Without question, the most interesting story of my career is about a 98-year-old man who came into the office crippled, broke, and alone. His name was Max. Up until that time I had never even seen a 98-year-old man before, and I had no idea whether or not the chiropractic care we would provide could help him. So, when he asked me if we could help him, I said, “Max, I have no idea. But as long as you’re alive and breathing, and there’s life flowing over your nervous system, let’s give it a shot.”

I examined Max and began to adjust him. Within 30 days his pain was nearly all gone, and he was standing more upright. Within three months he was moving with a lot of pep in his step and the pain lines were gone from his face. My staff and I fell in love with this sweet man. We tried to give him free care and feed him because he was always alone. It broke our hearts when he would not except any of our offers.

Max came for a year straight, and never missed an appointment until one day. We tried to reach him several different ways, but to no avail. At 99 years old, we figured the obvious had happened and that he had passed. We went back to the office, said a little prayer for Max, and went about our business.

One year later, at the age of 100, Max came walking through the front door of our office without an appointment. My assistant screamed like she was seeing a ghost. When I heard her call his name, I cleared out our rooms and went up to Max to say hello and give him a hug.

He looked extremely frail, like a man who was ready to go. We looked at each other and I said to him, “Max where have you been? We’ve missed you so much.” He looked up at me, he grabbed my hand like he had done many times before, and said to me, “Thank you, Dr. Plasker. Thank you.”

And then he died. Right there in the reception room.

It took about a decade for that experience to sink in. Since then, I have provided care for so many individuals, families, athletes, and people of all ages, and the question that became the staple of The 100 Year Lifestyle was born, “If you knew you live to 100, how would you change your life today?”

Max, thank you for this gift. We are all getting advance notice of our longevity potential right now.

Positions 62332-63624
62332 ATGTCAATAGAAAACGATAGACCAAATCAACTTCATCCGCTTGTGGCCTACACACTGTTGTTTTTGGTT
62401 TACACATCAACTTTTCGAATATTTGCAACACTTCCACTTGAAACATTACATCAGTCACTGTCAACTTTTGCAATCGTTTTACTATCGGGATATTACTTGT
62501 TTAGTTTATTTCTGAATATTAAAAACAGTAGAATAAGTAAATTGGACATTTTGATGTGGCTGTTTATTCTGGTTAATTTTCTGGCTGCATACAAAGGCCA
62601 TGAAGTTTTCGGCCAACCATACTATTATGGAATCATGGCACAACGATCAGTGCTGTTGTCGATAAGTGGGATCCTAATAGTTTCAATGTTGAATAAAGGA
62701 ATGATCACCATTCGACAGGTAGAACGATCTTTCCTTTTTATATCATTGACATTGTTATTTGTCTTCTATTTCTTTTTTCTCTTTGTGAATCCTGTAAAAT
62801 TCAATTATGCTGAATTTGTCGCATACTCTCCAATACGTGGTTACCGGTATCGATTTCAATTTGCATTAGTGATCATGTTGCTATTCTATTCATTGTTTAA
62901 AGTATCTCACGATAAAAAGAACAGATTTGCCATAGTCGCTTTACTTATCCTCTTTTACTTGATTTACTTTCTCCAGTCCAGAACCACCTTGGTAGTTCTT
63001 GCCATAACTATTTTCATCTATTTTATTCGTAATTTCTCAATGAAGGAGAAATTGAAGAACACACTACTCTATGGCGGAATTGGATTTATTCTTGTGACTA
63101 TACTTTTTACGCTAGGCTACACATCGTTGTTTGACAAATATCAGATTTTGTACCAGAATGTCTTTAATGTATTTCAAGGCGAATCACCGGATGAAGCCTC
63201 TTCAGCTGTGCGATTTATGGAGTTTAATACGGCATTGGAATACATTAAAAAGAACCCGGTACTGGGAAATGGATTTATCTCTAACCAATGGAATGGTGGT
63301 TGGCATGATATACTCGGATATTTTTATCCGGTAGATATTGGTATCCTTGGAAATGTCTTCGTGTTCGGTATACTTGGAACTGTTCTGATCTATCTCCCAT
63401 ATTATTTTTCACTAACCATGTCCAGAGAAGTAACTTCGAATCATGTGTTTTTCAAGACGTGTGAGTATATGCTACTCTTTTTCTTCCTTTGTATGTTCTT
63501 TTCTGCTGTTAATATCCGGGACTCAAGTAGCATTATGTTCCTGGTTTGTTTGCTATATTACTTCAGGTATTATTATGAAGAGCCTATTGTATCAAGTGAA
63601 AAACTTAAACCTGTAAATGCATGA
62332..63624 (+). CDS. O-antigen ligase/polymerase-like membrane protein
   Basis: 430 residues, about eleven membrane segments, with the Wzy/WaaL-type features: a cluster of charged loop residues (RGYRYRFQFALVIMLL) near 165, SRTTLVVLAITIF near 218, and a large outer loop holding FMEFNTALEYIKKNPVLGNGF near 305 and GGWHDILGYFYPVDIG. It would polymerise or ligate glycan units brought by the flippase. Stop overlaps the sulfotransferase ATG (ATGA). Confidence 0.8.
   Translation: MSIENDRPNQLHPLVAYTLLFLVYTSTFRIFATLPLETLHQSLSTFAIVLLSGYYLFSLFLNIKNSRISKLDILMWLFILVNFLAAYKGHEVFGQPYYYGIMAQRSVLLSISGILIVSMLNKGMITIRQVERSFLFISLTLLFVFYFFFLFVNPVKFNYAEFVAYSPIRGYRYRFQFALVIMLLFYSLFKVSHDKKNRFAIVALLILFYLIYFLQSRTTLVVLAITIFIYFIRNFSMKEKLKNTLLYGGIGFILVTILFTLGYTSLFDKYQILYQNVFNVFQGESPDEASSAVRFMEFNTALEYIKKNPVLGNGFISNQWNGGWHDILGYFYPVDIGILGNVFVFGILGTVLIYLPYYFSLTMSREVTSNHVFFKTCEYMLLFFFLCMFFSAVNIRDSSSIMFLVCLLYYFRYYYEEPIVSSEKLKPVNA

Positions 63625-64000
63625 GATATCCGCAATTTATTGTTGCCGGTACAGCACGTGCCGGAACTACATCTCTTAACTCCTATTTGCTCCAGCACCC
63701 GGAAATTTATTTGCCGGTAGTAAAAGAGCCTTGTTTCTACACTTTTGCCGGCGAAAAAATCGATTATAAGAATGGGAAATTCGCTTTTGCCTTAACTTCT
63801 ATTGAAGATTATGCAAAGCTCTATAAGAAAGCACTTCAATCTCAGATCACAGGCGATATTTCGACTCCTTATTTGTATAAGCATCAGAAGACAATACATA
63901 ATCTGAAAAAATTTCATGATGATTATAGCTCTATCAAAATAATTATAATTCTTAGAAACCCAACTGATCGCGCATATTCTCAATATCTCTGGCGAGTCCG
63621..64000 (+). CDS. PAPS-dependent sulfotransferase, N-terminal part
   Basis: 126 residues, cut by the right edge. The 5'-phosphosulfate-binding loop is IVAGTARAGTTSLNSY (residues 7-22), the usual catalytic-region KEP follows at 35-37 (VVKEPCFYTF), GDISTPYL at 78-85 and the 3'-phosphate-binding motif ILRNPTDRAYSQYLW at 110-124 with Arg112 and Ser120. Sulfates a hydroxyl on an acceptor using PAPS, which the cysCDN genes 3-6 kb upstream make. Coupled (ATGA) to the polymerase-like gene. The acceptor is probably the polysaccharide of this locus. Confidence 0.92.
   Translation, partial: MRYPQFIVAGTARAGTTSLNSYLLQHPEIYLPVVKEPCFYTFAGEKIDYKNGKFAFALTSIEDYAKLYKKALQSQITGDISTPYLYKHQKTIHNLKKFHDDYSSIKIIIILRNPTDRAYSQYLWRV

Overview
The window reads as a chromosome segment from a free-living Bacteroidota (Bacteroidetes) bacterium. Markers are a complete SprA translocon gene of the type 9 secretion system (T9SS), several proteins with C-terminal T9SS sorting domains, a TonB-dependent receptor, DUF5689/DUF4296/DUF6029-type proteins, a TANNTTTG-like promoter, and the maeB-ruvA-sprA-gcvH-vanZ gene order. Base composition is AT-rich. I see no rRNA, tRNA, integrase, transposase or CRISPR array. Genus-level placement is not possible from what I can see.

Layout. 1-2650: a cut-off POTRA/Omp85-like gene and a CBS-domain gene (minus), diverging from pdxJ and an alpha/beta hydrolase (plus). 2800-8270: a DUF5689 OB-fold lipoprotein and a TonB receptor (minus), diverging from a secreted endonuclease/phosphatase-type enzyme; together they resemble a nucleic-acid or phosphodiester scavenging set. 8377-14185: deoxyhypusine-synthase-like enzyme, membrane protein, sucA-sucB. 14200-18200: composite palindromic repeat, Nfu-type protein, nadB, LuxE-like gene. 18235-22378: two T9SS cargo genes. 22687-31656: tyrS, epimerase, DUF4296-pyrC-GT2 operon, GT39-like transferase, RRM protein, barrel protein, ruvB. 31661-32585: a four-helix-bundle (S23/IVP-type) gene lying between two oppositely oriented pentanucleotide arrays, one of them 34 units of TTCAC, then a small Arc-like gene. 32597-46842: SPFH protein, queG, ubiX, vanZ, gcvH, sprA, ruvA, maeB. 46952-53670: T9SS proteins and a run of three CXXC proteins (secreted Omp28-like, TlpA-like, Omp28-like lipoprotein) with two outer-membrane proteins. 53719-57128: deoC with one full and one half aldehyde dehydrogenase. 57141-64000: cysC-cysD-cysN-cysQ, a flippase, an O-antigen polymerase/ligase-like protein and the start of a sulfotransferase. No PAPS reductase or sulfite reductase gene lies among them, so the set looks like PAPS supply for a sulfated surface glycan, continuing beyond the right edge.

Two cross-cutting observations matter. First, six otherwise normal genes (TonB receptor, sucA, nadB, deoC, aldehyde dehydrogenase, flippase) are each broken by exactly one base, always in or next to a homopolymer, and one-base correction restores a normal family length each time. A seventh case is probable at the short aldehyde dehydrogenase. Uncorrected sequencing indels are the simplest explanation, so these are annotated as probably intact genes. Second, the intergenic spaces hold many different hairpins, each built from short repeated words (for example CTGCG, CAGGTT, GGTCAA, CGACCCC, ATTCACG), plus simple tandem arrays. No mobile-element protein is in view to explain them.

Because it is a “helping profession”, some healthcare providers struggle with the idea of “monetization.” How do you address the business aspect of running a medical practice? Can you share a story or example?

It took a few years for me to realize the importance of the business side of practice. I struggled with this because of my inexperience, and there were a few incidents that changed me. I went to a seminar to listen to a “practice management guru” who gave a passionate presentation on lowering fees. Being young and naïve I thought, “Wow, this would help me help more people.”

Well, that’s not what happened. I followed his advice and cut my fees in half. I started doing more volume, but I ended up with a practice that was earning half as much and had patients who were not loyal to anything other than a cheap deal.

I had commoditized our great care, and it felt very empty. I recommitted myself to high quality care and value using The 100 Year Lifestyle model. The practice began attracting more committed lifetime patients that valued what we did. We did not file insurance, but instead gave people receipts to file it themselves. We realized that while we wanted to help everyone, there was no way that we could be all things to all people. So, we drew a line in the sand and maintained a high level of compassion and commitment to service. We grew and grew.

We were committed to educating our community about health and wellness and not just crisis care. We taught parents how to raise healthier children. We taught athletes how to heal faster and function at higher levels. We got involved in the community as teachers and leaders, and they felt our passion.

But they weren’t the only ones who felt it. Chiropractors around the world got wind of what we were doing. They wanted to learn from us, and our company was born. We started creating products and services for our doctors to help them educate their community, run their offices more effectively, and grow. Now, all our resources are co-branded with The 100 Year Lifestyle so that we can help individual practitioners lead their community, while also being a part of something bigger and having a collective message in the world.

We’ve created a licensing model that provides all the benefits of a franchise without the expenses and without having to give up a percentage of your business income or growth. It is simple. We are adding more chiropractic offices all the time, and we are also attracting holistic practitioners and relationships with companies and products that are clean, organic, and important for quality of life and longevity. Collectively we are using the 100 Year Lifestyle to educate the world about how to live better longer, rather than rot away and deteriorate.

Living healthy to 100 is birthright time, not borrowed time. All of these business changes were design to stimulate personal and cultural change with service consciousness at the core of everything we do.

Managing being a provider and a business owner is a constant balancing act. How do you manage both roles?